Dry Coating Techniques
The main techniques for the manufacturing of coated solid dosage forms are based on the deposition of different materials onto substrate cores from solutions or suspensions. Therefore, the evaporation of large amounts of liquids (no less than 70% w/w with respect to coating material) is required. the need for water removal also necessitates time- and energy-consuming drying phases and could cause drug instability issues.
To overcome the problems associated , a number of new innovative applications of have been proposed and are generally referred to as dry coating techniques.
The dusting method for the application of sugar coatings or the powder layering technique for the manufacturing of drug-loaded pellets represents early attempts to lessen the amount of water employed in coating or coating-like processes. The role of water is limited to that of a solvent for wetting/binding formulations that are sprayed onto inert seeds only to promote the adhesion of a drug powder blend.
Variety of dry coating approaches:
Techniques are divided into liquid-based and powder-based techniques, depending on the physical status of coat forming agents when layered onto the substrate.
A second classification tier is based on how coat formation/consolidation is achieved.
1.Liquid-based dry coating techniques
Liquid-based dry coating processes involve the deposition of non aqueous liquid materials and their subsequent consolidation in a continuous layer. Such liquids may be molten formulations that are expected to solidify by cooling (hot melt coating technique), or liquid precursors that undergo polymerization directly on the core surface (polymerization coating technique).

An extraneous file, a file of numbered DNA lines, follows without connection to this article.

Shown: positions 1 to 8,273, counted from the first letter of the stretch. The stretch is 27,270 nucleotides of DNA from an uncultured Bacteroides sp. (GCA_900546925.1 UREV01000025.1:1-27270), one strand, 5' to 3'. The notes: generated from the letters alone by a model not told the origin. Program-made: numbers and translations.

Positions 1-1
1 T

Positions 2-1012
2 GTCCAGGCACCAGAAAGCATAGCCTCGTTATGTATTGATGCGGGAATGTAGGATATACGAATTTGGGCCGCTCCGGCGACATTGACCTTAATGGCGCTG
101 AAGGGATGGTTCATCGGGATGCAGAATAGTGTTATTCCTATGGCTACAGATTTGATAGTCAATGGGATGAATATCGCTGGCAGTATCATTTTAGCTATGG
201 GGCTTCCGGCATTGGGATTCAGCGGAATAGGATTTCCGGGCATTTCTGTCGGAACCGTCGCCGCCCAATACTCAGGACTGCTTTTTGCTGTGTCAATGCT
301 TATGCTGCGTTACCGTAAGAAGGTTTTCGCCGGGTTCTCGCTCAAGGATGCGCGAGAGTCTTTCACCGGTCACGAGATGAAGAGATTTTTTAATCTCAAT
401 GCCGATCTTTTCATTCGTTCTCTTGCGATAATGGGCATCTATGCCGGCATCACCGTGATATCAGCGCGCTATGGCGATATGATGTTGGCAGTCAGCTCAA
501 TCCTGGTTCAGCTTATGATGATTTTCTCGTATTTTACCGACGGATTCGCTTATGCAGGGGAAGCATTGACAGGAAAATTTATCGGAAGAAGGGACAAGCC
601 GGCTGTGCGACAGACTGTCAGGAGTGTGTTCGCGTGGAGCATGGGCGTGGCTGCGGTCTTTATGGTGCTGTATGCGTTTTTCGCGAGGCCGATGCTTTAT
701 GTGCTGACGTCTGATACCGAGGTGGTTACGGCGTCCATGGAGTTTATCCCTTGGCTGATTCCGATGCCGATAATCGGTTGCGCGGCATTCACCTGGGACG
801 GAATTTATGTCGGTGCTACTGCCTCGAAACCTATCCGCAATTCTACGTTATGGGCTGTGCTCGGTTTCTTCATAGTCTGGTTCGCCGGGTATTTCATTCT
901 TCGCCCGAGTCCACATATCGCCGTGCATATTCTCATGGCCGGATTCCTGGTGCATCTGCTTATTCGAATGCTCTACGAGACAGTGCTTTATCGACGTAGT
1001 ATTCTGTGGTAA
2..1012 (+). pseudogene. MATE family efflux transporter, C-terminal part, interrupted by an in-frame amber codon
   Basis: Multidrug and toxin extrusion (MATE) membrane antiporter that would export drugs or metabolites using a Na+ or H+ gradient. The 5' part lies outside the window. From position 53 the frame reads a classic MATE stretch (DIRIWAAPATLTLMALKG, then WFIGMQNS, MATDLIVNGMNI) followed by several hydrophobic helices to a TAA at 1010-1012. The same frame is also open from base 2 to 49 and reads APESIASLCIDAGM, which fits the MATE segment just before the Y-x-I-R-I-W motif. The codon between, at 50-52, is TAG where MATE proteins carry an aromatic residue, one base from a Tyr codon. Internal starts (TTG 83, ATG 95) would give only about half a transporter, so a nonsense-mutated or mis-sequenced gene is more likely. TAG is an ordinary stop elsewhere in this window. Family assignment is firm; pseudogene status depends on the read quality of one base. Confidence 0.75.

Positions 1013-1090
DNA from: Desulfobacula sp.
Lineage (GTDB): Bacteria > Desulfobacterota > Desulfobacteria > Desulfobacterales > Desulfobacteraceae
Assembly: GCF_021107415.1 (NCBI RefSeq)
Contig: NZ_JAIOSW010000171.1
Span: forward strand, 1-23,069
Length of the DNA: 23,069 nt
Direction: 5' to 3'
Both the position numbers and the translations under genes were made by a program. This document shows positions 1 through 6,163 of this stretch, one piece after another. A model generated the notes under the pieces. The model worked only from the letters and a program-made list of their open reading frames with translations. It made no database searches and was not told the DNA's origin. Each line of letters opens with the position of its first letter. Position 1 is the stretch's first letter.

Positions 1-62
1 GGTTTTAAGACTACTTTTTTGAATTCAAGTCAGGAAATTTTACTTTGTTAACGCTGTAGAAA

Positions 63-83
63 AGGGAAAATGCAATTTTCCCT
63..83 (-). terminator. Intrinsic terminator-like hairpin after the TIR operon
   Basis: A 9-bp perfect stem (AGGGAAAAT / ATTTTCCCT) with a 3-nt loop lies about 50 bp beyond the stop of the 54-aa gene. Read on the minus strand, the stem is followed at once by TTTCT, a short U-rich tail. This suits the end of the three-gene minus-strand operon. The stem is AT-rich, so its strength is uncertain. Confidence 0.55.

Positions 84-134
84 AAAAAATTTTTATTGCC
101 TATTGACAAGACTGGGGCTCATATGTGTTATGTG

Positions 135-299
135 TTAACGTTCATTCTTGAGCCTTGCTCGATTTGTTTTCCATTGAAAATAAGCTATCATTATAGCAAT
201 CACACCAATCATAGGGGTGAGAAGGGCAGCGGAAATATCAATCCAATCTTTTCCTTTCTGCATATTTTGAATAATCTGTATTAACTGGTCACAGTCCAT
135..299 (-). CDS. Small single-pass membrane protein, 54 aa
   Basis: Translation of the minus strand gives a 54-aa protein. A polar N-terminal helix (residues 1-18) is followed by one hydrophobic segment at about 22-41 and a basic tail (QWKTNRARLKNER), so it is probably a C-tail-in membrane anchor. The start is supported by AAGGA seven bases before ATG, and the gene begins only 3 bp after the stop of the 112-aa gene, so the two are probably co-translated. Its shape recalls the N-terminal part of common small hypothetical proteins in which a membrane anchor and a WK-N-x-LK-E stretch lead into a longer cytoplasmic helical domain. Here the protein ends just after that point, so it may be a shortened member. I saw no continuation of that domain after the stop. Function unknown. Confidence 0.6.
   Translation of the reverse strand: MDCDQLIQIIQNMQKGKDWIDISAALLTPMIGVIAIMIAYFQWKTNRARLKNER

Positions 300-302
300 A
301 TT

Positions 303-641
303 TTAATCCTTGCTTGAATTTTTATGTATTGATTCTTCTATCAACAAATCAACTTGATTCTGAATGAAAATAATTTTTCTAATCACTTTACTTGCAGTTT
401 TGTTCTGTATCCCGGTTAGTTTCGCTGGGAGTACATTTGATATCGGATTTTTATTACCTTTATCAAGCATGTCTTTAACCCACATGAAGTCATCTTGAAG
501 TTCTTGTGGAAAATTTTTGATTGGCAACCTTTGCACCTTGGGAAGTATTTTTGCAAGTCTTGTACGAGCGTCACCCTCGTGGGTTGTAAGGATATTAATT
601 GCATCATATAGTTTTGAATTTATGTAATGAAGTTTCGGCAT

The polymerization coating technique appears to have very limited potential for use in the pharmaceutical field because of technical and toxicological reasons.
2.Powder-based dry coating techniques
The formation of a layer around a core, starting from solid particulate materials, can be performed by means of compaction, exploiting well known tableting methods, or by heat curing following powder layering.
Recently proposed powder-based dry coating techniques exploit heating treatments that induce particle modifications (i.e., melting and glassy-rubbery transition) and promote the formation of the final coating layer. These kinds of techniques can be further classified — based on whether liquid systems are added to help particle deposition during the layering phase and/or achieve the final coating formation/consolidation during the curing step.
When powder formulations are involved in a dry coating process, two common steps need to be faced — the distribution of a powder blend onto the substrate and its turning into a continuous coating.
The large number and diversity of dry coating approaches reviewed confirm the increasing interest towards avoiding the use of water within the coating of solid cores. Advantageous applications have been described with respect to process time, overall manufacturing costs and ability to overcome water-induced degradation of active ingredients. Indepth knowledge of the mechanisms of coating formation and, in some cases, availability of suitable coat-forming agents and industrial-scale equipment should be regarded as the main issues for the consolidation of dry coating technology in the pharmaceutical field.
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